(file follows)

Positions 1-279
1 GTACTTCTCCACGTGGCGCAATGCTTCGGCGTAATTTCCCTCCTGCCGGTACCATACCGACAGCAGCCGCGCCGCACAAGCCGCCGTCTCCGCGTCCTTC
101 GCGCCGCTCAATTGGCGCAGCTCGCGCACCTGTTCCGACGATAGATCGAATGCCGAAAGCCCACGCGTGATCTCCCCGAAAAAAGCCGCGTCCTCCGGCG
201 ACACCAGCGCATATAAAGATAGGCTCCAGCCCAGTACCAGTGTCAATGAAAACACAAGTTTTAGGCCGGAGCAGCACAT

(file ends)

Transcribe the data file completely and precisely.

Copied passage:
Positions 1-279
1 GTACTTCTCCACGTGGCGCAATGCTTCGGCGTAATTTCCCTCCTGCCGGTACCATACCGACAGCAGCCGCGCCGCACAAGCCGCCGTCTCCGCGTCCTTC
101 GCGCCGCTCAATTGGCGCAGCTCGCGCACCTGTTCCGACGATAGATCGAATGCCGAAAGCCCACGCGTGATCTCCCCGAAAAAAGCCGCGTCCTCCGGCG
201 ACACCAGCGCATATAAAGATAGGCTCCAGCCCAGTACCAGTGTCAATGAAAACACAAGTTTTAGGCCGGAGCAGCACAT